3/9/05 – A special thank you to Weeks Marine for providing the following aerial photos taken on March 3, 2005.

Photo #1

Photo #3

Photo #2
Photo #4

3/7/05 - Discharge activities are currently located several hundred feet east of Bogue Inlet Fishing Pier (see the updated beach nourishment progress map above). Less than 7,000 linear feet of beach nourishment remains, inclusive of the easternmost 500 foot taper, before dike construction is initiated.

Pictures from Bogue Inlet Pier (3/4/05)
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Photo - #3
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2/28/05 - Discharge activities are currently situated several hundred feet west of the Bogue Inlet Fishing Pier this morning (see the updated beach nourishment progress map above). To date, over 330,000 cubic yards of sand has been dredged and placed along ~14,000 linear feet (2.65 miles) of beach. Beach nourishment activities could be concluded within the next two weeks and dike construction initiated immediately thereafter. The source for all beach nourishment and dike construction sand are dredged shoal material emanating from the new channel cut.

2/21/05 - The current discharge area is situated approximately 3,000 feet east of the Town’s Western Regional Access (a.k.a. "Islander Access") this morning (see the updated beach nourishment progress map). Again, sand quality remains excellent and there are no major mechanical breakdowns or dredging issues associated with the new channel cut to report.

2/18/05 - Channel dredging with concurrent beach nourishment continues to progress at a relatively rapid pace. More than 8,000 linear feet of beach has been nourished since the project was initiated less than eight days ago on 2/11/05. The current discharge area is situated just east of the Town’s Western Regional Access (a.k.a. "Islander Access") this morning, and beach nourishment will continue progressing eastward. Please see the updated beach nourishment progress map above for a graphic depiction of beachfill activities. Sand quality remains excellent and there are no major mechanical breakdowns or dredging issues associated with the new channel cut to report.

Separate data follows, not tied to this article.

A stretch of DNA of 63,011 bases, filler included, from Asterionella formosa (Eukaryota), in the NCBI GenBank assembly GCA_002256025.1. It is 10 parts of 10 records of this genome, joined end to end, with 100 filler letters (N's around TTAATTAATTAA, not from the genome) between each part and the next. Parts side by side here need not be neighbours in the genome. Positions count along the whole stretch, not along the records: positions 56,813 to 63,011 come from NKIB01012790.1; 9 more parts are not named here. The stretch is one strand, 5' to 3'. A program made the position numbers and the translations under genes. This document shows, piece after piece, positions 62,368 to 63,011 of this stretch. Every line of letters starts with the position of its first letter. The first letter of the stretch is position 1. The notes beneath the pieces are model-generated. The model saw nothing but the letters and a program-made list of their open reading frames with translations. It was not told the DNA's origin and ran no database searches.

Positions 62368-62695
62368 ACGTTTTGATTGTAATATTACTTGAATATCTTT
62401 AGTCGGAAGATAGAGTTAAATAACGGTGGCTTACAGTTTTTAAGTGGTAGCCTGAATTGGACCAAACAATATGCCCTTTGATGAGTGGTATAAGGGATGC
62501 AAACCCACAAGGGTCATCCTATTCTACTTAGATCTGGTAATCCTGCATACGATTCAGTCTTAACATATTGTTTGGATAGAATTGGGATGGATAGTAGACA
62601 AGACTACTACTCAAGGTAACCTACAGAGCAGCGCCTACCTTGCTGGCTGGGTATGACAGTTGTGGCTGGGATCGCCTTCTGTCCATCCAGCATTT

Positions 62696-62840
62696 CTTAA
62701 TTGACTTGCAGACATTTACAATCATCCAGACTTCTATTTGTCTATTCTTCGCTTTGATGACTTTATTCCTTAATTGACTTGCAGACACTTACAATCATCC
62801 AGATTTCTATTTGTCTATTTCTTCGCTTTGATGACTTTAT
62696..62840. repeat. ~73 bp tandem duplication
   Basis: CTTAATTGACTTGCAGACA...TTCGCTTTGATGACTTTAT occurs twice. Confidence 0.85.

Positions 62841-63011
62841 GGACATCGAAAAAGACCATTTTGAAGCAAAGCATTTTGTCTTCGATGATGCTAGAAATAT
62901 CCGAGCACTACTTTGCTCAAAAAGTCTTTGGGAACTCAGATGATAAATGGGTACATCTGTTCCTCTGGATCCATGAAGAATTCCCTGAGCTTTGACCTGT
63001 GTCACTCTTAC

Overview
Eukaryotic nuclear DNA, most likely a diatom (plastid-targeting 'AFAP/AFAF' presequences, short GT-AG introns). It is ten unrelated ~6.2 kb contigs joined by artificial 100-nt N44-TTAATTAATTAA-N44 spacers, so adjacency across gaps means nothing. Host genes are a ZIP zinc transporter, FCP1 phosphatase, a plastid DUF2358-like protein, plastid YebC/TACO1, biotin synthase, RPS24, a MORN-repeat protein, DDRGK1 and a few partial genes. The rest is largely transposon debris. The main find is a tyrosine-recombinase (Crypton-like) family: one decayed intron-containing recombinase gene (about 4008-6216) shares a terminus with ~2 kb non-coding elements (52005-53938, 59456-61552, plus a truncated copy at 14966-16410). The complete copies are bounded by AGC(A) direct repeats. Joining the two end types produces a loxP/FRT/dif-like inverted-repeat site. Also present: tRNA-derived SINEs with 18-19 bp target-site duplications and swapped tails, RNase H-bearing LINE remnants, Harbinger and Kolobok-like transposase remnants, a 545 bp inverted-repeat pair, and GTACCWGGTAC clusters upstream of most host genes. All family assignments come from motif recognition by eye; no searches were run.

2/14/05 - Channel dredging with concurrent beach nourishment has progressed nicely since Weeks Marine initiated the project early Friday morning (2/11/05). The discharge area is currently positioned near the Ocean Oaks subdivision (Station 9) and progressing eastward - see Beach Nourishment Progress Map above. Sea conditions have remained favorable since the project has started and there have been no major mechanical issues to contend with to date. Also, sediment quality in terms of aesthetics and grain size has remained excellent.

2/11/05 – Weeks Marine initiated dredging/beach nourishment this morning at approximately 2 am following several days configuring submerged, buoyed, and land-based pipelines extending between the dredge, booster pump, and the beach. Weeks Marine's personnel have been hard at work the past few days to get the project started and sand quality from an aesthetic sense is excellent.

The Borinquen will cut (dredge) the new inlet alignment starting at ~Station (25+00) and progress towards the south to the seaward end of the channel (Station 70+00), essentially working from the sound towards the ocean (see channel schematic above). Shoal material encountered during this dredging reach will be placed on the beach progressing eastward from the Land’s End Club House to Santa Maria Drive (see progress map above). The Borinquen will subsequently be repositioned towards the spit at the Point area (Station 0+00 to 25+00) to complete beach nourishment activities. A portion of the channel reach in the middle section (Station 25+00 to 60+00) will be completed last with the bulk of this material utilized for dike construction.

The Town has received permission from the U.S. Army Corps of Engineers and the N.C. Division of Coastal Management to increase the depth of the channel by an additional 1.5 feet. The new depth will now be -17 feet NGVD 1929, which will further enhance navigation, promote the new channel as the dominant channel in the inlet, and provide additional sand for the closure dike to be constructed across the existing channel.